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London — Saudi Arabia, which continues to mull a public listing of its state-owned oil giant Aramco, announced Wednesday its crude reserves were slightly higher than previously thought, as it unveiled the first third-party review of its closely guarded field data in decades.

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Aramco held 268.5 billion barrels of oil reserves as of the end of 2017, up from a previously estimated 266.3 billion barrels, it said.

At current rates of production, that would allow Saudi Arabia, the world's largest crude exporter, to pump for almost another 70 years.

Saudi crude output was 10.60 million b/d in December, according to the latest S&P Platts OPEC production survey, though it hit an all-time high of 11.02 million b/d in November.

Gas reserves, meanwhile, stood at 325.1 Tcf, an increase of 17.2 Tcf over the previous estimate, the audit revealed.

Saudi energy minister Khalid al-Falih said the audit confirms Aramco "is the most valuable company in the world," given that the country's reserves are among the least expensive globally to develop.

"This simply illustrates that the kingdom's potential in meeting the world's growing needs for oil and gas is quite staggering," Falih said at a press briefing in Riyadh, according to media reports. "We are going to be quite ready to deliver on that."

The oil reserves estimate matches well with BP's highly cited "Statistical Review of World Energy," which pegged the reserves at 266.2 billion barrels at the end of 2017, while Rystad Energy has estimated them at 276 billion barrels.

Excluding the Neutral Zone shared between Saudi Arabia and Kuwait, Saudi reserves total 263.2 billion barrels, the government said.

Only Venezuela, another OPEC member, has comparable reserves at some 303.2 billion barrels, according to BP, much of it extra heavy oil that is energy- and capital-intensive to extract, in contrast to Saudi Arabia's low-cost crude. Falih said Aramco's cost of production averages about $4/b.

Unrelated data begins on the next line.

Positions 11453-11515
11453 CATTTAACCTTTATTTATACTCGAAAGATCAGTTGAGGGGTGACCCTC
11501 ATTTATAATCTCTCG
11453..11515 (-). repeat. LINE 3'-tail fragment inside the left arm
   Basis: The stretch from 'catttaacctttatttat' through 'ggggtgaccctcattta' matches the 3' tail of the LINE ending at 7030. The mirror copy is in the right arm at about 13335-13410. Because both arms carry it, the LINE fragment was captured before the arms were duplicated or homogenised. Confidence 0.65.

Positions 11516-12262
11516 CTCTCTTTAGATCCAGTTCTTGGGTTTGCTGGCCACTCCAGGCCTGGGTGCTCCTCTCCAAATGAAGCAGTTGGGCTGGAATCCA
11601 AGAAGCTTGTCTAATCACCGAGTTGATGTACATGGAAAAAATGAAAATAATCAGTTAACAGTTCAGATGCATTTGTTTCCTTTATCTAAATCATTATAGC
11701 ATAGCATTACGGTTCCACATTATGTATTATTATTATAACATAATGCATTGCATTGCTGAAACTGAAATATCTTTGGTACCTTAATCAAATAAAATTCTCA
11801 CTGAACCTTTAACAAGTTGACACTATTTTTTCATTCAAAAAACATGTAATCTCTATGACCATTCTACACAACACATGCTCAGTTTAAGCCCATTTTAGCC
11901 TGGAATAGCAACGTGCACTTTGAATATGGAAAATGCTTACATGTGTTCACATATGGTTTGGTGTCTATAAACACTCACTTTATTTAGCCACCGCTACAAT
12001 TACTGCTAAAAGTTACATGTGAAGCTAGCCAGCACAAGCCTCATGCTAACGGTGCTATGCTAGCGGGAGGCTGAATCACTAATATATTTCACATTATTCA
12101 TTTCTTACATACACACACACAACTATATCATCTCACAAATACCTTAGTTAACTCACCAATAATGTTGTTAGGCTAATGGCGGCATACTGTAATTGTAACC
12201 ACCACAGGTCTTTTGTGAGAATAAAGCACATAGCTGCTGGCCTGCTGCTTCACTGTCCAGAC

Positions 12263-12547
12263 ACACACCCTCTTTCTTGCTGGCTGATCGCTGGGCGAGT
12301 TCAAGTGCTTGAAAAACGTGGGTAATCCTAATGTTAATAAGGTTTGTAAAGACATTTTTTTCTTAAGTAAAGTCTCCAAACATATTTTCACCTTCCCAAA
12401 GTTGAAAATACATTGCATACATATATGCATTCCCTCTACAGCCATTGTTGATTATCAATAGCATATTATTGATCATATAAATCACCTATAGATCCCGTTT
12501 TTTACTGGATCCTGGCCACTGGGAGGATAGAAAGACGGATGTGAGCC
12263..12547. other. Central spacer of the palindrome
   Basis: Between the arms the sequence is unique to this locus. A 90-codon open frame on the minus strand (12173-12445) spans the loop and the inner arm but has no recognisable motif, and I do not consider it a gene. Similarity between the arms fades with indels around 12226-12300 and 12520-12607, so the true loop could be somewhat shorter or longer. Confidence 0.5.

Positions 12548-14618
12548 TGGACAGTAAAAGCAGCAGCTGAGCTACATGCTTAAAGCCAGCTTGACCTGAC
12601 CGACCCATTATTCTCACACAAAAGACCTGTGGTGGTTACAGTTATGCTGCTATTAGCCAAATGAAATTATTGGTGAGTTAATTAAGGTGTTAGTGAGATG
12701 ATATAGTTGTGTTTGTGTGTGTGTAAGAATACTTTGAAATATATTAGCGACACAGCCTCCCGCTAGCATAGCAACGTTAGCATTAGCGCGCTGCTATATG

Russia and the US, who vie with Saudi Arabia to be the largest oil producer, hold only 156.2 billion barrels combined, according to BP.

The Saudi audit was performed by Dallas-based consultancy DeGolyer and MacNaughton, which reviewed 80% of Aramco's oil concessions and 60% of its gas concessions.

Falih said figures include only so-called P1 proven reserves, which can be readily developed.

Harder to extract "probable" and "possible" reserves were not included in the audit, but "with additional technologies and studies, Saudi Aramco has consistently been able to graduate these probable and possible resources to proven reserves" over the years, Falih said.

Saudi Arabia has long mooted a public listing of the company in a move that could value Aramco at $2 trillion, to help finance structural domestic economic reforms that would reduce its reliance on oil revenues.

But the share flotation has been delayed several times over financial disclosure and exchange listing requirements, as well as internal disagreements on about how to proceed, with reports that the Saudi government is seeking alternative ways to raise money from the company.

More recently, Aramco has said it is in discussions to acquire a major stake in Saudi petrochemicals company Sabic from the country's Public Investment Fund, which would further expand its downstream segment but further delay any plans for an initial public offering.

Falih said the kingdom was targeting 2021 for the Aramco IPO.

--Herman Wang,

--Edited by Keiron Greenhalfgh,